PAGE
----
Reports on ozone pollution levels were more positive: The Eugene area data collection area reported no days with unhealthy levels of ozone, so it remains on the list of cleanest cities in the nation for ozone, as in the 2013 and 2014 reports. Multnomah County records the most ozone pollution in the metro area, but only 0.3 days on average, which is the same as in 2010-2012. This maintains the fewest days on average since the report began.
Each year, State of the Air analyzes data gathered on particle pollution (both 24-hour and annual) and ozone. Particle pollution levels can spike dangerously for hours to weeks on end (short-term) or remain at unhealthy levels on average every day (year-round). Particle pollution can penetrate deep into the lungs and even into the bloodstream where it can lead to premature deaths, asthma attacks and heart attacks, and lung cancer. Ozone is associated with premature death from cardiovascular disease, stroke and respiratory illnesses, as well as damage to the central nervous and reproductive systems.
“We’ve seen the health benefits that have come with cleaning up the air, and the EPA must move forward to fully implement the Clean Air Act for all pollutants that threaten public health,” added Nyssen. “This includes finalizing a strong Clean Power Plan to limit carbon pollution from power plants and stronger ozone air quality standards. Congress must also ensure that the provisions under the Clean Air Act are protected, implemented and enforced. The EPA and every state must have adequate funding to monitor and protect our citizens from air pollution and new threats caused by increased temperatures.”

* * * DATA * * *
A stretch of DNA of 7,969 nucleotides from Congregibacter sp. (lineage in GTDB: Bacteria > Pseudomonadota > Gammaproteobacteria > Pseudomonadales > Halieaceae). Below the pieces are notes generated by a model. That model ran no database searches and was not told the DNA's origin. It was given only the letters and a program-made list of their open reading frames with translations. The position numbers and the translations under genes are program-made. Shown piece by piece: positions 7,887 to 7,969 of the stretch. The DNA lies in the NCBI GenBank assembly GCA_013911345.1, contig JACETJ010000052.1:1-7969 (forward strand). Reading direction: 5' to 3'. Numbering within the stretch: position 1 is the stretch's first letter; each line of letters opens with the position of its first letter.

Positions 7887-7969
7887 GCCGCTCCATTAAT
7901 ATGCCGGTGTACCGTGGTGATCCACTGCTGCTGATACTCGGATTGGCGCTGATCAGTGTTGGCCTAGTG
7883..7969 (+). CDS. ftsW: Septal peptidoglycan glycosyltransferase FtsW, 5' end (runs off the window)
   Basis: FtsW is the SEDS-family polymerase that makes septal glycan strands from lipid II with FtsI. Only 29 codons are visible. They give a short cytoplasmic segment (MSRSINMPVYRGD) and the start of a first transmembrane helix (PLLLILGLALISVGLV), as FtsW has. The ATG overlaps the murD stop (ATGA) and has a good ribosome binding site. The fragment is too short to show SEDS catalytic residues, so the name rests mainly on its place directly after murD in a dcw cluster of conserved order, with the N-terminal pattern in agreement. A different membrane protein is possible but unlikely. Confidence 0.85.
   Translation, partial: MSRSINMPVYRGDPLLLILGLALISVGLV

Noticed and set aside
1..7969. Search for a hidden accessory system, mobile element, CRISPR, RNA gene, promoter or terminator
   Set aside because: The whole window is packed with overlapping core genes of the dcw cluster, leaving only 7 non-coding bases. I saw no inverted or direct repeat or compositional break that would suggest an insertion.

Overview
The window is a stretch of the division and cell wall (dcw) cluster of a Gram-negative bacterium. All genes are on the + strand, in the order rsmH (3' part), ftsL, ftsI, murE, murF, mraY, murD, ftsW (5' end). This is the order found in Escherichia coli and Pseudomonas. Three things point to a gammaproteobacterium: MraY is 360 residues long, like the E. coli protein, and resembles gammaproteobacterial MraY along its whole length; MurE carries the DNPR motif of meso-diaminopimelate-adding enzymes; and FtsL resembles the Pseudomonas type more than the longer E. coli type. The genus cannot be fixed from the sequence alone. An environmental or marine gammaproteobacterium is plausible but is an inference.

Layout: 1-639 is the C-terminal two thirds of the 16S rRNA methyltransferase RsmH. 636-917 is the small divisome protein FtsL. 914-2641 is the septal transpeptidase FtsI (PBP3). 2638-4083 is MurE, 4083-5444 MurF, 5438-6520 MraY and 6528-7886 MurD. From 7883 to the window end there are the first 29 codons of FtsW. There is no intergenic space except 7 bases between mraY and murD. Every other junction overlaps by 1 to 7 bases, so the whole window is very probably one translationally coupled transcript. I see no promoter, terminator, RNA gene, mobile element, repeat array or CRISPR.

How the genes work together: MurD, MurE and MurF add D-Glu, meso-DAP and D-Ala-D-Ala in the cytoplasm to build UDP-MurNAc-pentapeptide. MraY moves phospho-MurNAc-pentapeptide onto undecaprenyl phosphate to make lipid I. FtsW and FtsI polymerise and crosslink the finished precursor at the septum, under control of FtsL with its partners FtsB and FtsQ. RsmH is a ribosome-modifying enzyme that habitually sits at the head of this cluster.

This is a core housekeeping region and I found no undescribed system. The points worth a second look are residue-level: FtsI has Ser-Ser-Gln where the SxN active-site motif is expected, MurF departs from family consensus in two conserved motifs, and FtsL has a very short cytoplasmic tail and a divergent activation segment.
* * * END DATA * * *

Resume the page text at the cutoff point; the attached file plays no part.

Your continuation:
More Safeguards Needed to Protect Health
The American Lung Association calls for several steps to safeguard the air everyone breathes:
• Strengthen the outdated ozone standards. The EPA must adopt an up-to-date ozone limit that follows the current health science and the law to protect human health. Strong standards will drive much needed cleanup of ozone pollution across the nation.
• Adopt a strong final Clean Power Plan. The EPA needs to issue tough final requirements to reduce carbon pollution from power plants.
• Protect the Clean Air Act. Congress needs to ensure that the protections under the Clean Air Act remain effective and enforced. States should not be allowed to “opt out” of Clean Air Act protections.
• Fund the work to provide healthy air. Congress needs to adequately fund the work of the EPA and the states to monitor and protect the nation from air pollution.
To see how your community’s air ranks in State of the Air 2015, to learn how to protect yourself and your family from air pollution, and to join the fight for healthy air, visit: www.StateOfTheAir.org.
The American Lung Association’s State of the Air 2015 report uses the most recent quality-assured air pollution data, collected by federal, state and local governments and tribes in 2011, 2012, and 2013. These data come from official monitors for the two most widespread types of pollution—ozone and particle pollution. The report grades counties, ranking cities and counties based on scores calculated by average number of unhealthy days (for ozone and for short-term particle pollution) and by annual averages (for year-round particle pollution).